Waiting lists still rising for Health Minster Edwin Poots

SHOCKING figures have revealed that hospitals in Northern Ireland are still failing to meet targets for patient care.

And in some cases waiting lists for treatment has seen over 3,000 people having to wait more than 12 hours to be treated.

It is a worrying report for Health Minister Edwin Poots who runs one of the biggest budgets within the Northern Ireland Executive.

Figures contained in a report reveal that targets have not been met in: inpatient treatment, cancer services, hip fractures, admissions and discharges, and unscheduled care.

The details are contained in the Department of Health and Social Services and Public Safety Resource Accounts 2011-13 which was published the day before the scathing report into the running of the Northern Ireland Fire and Rescue Service.

It states that there were 44 standards and targets set during the last financial year for Healh and Social Care (HSC) performance.

A number of them had been met; progress had been made in family support and intervention, multitp sclerosis, liver donor transplants and care management assessments.

The four health trusts were set a target of 95 per cent that patients urgertly referred for cancer services should be treated within 62 days.

The trusts fell well short with only 81 per cent of patients being treated within 62 days, down four per cent on last year.

They were asked to achieve a performance that 95% of patients wait no longer than 48 hours for inpatient treatment for hip.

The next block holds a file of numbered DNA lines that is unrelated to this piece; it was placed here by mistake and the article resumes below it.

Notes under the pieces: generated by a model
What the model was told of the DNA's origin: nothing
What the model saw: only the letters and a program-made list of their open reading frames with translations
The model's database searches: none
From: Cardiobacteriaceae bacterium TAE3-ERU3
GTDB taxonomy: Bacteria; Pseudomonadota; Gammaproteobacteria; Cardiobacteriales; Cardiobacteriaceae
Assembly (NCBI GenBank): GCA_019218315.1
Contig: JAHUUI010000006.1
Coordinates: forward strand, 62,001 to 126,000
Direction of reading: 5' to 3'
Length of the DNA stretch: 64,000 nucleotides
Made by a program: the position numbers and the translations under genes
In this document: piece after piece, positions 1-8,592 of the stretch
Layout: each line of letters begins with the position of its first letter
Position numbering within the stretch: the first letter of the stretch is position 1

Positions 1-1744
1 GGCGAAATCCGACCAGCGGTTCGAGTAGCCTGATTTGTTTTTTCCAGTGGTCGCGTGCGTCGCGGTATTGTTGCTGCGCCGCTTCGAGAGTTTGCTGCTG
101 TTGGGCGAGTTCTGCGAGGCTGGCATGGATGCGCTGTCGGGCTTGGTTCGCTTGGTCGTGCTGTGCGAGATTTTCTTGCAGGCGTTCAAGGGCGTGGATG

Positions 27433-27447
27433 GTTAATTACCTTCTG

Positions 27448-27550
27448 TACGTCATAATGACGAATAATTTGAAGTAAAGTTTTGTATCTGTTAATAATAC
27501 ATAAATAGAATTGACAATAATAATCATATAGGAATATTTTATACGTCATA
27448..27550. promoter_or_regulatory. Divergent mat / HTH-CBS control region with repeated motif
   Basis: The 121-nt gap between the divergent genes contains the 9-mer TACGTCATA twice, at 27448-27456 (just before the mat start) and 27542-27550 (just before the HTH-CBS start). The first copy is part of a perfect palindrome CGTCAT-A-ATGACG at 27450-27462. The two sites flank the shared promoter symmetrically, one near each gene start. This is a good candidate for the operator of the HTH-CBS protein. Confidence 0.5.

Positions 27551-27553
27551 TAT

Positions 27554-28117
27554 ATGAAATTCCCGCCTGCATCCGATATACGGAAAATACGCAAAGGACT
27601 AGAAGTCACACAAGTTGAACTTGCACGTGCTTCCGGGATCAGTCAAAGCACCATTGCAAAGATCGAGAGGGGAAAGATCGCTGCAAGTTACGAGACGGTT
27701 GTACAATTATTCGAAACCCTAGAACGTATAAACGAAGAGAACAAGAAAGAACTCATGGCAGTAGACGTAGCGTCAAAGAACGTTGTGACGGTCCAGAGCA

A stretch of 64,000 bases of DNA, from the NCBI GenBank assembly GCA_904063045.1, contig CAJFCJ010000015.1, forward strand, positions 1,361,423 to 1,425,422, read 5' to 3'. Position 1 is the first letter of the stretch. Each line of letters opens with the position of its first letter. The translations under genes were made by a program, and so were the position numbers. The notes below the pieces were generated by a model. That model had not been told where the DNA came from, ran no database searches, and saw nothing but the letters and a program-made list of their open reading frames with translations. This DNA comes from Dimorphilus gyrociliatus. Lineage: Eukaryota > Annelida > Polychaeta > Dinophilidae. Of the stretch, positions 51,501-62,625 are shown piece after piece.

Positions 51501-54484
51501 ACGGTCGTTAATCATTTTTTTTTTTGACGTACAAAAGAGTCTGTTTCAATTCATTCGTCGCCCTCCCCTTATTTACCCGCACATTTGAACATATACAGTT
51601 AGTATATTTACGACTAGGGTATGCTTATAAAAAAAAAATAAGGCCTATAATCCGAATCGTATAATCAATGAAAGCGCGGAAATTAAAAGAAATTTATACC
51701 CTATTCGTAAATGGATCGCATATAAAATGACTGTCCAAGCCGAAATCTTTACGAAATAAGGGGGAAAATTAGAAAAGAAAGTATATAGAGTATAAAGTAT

However, only 84 per cent of patients were treated within 48 hours.

Other areas where the trusts fell down:

* TARGET: achieve 90 per cent of all complex discharges from acute hospitals within 48 hours of decision to discharge. RESULT: only 85 per cent took place;

* TARGET: maintain the 100 per cent standard of all non-complex discharges from an acute hospital setting take place within six hours of being declared medically fit. RESULT: 96 per cent discharged within six hours;

* TARGET: maintain 100 per cent standard that no from an from an acute hospital setting takes longer than seven days. RESULT: there were 1,251 discharges from an acute hospital took longer than seven days;

* TARGET: achieve performance level that 95 per cent of patients attending  A&E departments are either treated and discharged home, or admitted, within four hours of their arrival in the department. RESULT: 80 per cent were either admitted, treated or discharged within four hours;

* TARGET: achieve performance that no patient attending any A&E department should wait no longer than 12 hours either to be admitted, treated or discharged. RESULT: there were 10,213 breaches of the 12 hour standard in the last year compared to 7,386 in the previous year.

The report states: “Looking to the future, the Health and Social Care sector faces significant challenges to deliver on all its overall objectives and maintain quality services within a context of increasing demands and constrained resources.”


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